Scarlett Johansson's claims against OpenAI's ChatGPT bot, explained – The Philadelphia Inquirer

Scarlett Johansson said she was “shocked” and “angered” to find out the voice of the chatbot named Sky sounded “eerily similar” to hers.
A public dispute between actress Scarlett Johansson and OpenAI provides the latest look at how artists across crafts are battling with artificial intelligence as new technologies develop.
On Monday, Johansson threatened legal action against OpenAI, the company behind ChatGPT and other rising AI tools, claiming the company used her likeness after she told them not to. Hours earlier, OpenAI announced it would “pause” its new voice, named Sky, following widespread comparisons to Johansson’s voice.
In a statement released by the actress that evening, Johansson said OpenAI approached her last year and asked her to lend her voice to their GPT-4.0 chatbot. She said that after she declined, she was “shocked” and “angered” to hear from friends — as well as media and the general public — that Sky sounded “eerily similar” to her.
Experts say what happens next could set the tone regarding the future of AI, trust in OpenAI, and the matter of women’s consent.
Here are six things to know.
The Sky chatbot was made to mimic a real conversation with a woman in real time. In her statement, Johansson suggested that OpenAI CEO Sam Altman was drawing comparisons between Sky and the actress’ character, Samantha, from the movie, Her.
Following the launch of the new GPT-4.0 chatbot, Altman sent a one-word tweet that said “her.”
In an interview last year, he shared that Her — in which Joaquin Phoenix plays a heartbroken man who falls in love with an AI system voiced by Johansson — is his favorite movie.
“I like Her,” he said. “The things Her got right — like the whole interaction models of how people use AI — that was incredibly prophetic.”
Johansson shared in her statement Monday that Altman first pitched her on being a ChatGPT voice in September.
“He told me that he felt that by my voicing the system, I could bridge the gap between tech companies and creatives and help consumers to feel comfortable with the seismic shift concerning humans and AI,” she said. “He said he felt that my voice would be comforting to people.”
Johansson declined, adding that Altman followed up twice. But a preview for Sky launched shortly after.
Sky made her debut in September, with a demo preview launching two days after Altman asked Johansson to reconsider, she claims.
The comparisons to Johansson were quick to follow.
“Each of the personas has a different tone and accent,” an article by the Washington Post said at the time. “’Sky’ sounds somewhat similar to Scarlett Johansson, the actor who voiced the AI that Joaquin Phoenix’s character falls in love with in the movie, Her.”
The system was fully launched last week and the comparisons continued, even prompting a joke on Saturday Night Live’s “Weekend Update” segment, which stars Johansson’s husband, Colin Jost.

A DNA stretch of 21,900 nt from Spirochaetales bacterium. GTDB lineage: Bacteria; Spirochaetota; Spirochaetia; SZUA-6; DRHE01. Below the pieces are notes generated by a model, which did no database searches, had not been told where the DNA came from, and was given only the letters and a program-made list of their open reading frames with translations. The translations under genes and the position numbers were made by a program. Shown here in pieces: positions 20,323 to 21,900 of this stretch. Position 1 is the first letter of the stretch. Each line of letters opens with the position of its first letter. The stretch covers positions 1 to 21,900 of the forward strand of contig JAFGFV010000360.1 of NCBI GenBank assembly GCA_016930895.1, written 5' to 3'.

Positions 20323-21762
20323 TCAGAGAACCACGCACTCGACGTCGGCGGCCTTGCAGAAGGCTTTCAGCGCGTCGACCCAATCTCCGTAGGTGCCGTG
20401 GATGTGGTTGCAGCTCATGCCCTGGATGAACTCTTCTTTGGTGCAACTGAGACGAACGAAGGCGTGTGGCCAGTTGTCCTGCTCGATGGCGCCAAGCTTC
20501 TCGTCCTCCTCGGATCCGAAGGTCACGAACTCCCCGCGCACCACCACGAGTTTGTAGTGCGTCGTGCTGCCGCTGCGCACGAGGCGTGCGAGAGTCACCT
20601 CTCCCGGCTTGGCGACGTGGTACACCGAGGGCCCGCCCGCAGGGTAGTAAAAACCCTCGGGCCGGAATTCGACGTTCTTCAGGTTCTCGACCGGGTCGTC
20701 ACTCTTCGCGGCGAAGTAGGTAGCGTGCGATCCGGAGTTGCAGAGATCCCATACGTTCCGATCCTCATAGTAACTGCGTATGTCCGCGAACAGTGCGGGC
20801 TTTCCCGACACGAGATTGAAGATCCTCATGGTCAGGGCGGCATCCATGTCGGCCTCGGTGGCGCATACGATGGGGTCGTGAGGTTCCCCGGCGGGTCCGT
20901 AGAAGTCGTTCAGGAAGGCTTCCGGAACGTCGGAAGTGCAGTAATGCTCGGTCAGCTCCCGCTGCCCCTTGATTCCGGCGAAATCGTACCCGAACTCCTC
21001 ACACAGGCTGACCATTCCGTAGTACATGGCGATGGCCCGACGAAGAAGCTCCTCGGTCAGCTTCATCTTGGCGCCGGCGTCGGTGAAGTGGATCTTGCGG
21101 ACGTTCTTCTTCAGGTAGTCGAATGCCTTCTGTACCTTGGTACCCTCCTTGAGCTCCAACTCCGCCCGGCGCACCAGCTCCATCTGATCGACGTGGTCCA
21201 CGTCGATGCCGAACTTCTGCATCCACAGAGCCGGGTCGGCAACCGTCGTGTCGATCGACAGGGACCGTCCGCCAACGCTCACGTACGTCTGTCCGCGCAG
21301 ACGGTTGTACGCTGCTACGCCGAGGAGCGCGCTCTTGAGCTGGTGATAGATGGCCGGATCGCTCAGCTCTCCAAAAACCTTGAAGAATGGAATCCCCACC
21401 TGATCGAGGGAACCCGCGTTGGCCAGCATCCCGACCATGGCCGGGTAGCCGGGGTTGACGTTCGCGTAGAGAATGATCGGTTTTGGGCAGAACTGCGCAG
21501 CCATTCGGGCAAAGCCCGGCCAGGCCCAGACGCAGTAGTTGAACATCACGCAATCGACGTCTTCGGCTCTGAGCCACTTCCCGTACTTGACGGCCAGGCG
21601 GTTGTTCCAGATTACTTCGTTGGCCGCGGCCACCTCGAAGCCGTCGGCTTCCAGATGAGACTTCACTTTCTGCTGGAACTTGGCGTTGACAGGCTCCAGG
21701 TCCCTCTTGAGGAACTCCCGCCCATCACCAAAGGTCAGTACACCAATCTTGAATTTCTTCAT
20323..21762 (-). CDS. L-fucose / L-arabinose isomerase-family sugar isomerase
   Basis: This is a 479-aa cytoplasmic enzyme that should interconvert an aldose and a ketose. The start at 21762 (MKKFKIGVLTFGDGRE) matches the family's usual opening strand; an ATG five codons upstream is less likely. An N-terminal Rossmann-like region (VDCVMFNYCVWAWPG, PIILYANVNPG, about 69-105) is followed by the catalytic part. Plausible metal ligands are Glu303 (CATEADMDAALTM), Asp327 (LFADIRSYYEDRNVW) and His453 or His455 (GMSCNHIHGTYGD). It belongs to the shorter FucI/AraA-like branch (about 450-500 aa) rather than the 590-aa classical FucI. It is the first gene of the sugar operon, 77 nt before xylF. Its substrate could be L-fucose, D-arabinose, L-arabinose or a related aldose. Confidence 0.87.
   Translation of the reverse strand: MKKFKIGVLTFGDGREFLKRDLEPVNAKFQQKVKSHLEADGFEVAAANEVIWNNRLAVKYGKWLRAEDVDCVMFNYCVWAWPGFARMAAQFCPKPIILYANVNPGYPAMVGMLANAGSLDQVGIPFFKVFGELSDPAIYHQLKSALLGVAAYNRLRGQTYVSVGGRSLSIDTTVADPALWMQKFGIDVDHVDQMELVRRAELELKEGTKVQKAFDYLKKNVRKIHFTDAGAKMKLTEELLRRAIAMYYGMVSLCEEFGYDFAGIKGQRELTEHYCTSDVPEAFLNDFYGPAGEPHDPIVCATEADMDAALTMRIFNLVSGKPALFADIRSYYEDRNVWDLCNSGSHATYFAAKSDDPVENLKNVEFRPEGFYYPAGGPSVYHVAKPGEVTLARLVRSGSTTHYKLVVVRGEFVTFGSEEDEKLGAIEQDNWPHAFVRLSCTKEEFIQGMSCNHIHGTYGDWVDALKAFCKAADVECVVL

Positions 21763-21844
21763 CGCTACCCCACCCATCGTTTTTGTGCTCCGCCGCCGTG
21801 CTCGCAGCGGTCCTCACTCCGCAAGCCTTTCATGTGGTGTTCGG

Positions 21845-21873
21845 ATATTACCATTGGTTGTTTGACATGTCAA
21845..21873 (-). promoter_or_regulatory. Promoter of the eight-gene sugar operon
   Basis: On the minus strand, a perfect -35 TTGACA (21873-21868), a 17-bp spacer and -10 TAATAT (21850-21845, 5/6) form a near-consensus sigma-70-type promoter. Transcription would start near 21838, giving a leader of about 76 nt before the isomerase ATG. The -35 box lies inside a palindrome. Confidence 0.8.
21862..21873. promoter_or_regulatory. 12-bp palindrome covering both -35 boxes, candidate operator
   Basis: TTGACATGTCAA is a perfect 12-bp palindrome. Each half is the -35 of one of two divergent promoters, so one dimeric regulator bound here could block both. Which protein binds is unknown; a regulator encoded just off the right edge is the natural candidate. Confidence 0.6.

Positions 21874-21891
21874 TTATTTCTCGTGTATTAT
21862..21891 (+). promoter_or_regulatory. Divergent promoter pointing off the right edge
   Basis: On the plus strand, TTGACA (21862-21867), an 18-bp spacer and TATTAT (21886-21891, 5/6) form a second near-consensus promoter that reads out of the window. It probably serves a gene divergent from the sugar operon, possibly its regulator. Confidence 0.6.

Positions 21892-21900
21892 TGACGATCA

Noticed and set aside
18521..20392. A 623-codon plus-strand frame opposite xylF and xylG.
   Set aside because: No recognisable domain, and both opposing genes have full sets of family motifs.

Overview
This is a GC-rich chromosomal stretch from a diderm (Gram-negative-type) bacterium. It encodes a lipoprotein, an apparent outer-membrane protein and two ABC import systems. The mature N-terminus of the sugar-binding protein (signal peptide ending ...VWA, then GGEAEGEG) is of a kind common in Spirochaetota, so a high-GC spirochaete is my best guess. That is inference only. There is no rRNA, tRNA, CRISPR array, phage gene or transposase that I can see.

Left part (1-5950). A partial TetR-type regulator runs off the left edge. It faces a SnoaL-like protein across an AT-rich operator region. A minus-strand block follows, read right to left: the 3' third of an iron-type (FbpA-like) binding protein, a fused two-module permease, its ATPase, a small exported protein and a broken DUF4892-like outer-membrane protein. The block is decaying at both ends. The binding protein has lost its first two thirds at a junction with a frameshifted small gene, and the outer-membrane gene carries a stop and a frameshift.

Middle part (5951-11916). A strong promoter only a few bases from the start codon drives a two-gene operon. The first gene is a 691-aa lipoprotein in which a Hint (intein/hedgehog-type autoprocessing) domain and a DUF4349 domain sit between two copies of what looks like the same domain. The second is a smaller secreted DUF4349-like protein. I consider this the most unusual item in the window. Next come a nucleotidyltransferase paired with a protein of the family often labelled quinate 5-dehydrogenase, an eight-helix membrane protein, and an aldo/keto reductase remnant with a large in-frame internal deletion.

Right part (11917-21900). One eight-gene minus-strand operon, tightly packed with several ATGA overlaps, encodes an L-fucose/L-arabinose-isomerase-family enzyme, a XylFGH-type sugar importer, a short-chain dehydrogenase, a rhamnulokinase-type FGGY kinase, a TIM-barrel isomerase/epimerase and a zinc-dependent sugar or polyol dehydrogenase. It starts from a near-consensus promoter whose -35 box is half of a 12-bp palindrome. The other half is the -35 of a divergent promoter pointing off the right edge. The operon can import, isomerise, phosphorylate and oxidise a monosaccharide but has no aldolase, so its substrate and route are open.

Marking SNL’s season finale, Jost and his co-star Michael Che did their annual “joke-swap” segment, where they write heightened cringe-worthy jokes for the other to read for the first time live on air.
Che wrote for Jost, “ChatGPT has released a new voice assistant feature inspired by Scarlett Johansson’s AI character in Her, which I’ve never bothered to watch because without that body, what’s the point of listening?”
By Monday, OpenAI announced it was pulling Sky’s voice.
In a statement, OpenAI said it would “pause the use of Sky” while addressing “questions about how we chose the voices in ChatGPT, especially Sky.”
The company denied it was deliberately mimicking Johansson’s voice, and said the bot’s voice belonged to a voice actress using her own speaking voice. OpenAI said it wouldn’t name the voice actress, citing privacy concerns.
But critics have pointed out that OpenAI’s statement failed to mention that the company had approached Johansson. Some suggested taking down Sky’s voice was an admission of guilt.
Johansson’s legal counsel wrote two letters to OpenAI demanding that they detail how they created Sky’s voice. The letters were sent after OpenAI rolled out its demo, according to the Hollywood Reporter.
Ahead of Johansson’s public recounting of events, OpenAI said it would pause its usage of Sky. But potential litigation looms as Johansson’s team — and the general public — await more details.
“I look forward to resolution in the form of transparency and the passage of appropriate legislation to help ensure that individual rights are protected,” Johansson wrote in her statement Monday evening.
Johansson’s experience is the latest example of A-list celebrities voicing concerns with artificial intelligence.
AI technology firms have been accused of manipulating and profiting off the voices of artists like Drake and Ariana Grande.
Labor disputes between SAG-AFTRA and the Writers Guild of America have also raised concerns about AI replacing human talent. In a statement Tuesday, SAG-AFTRA commended Johansson for publicly calling out OpenAI.
Visual artists and photographers have raised similar concerns with the new tech.
The disputes mark a growing rift between content creators and technology firms.
If Johansson pursues legal action, her case could set a precedent for the future of how creators and AI work together.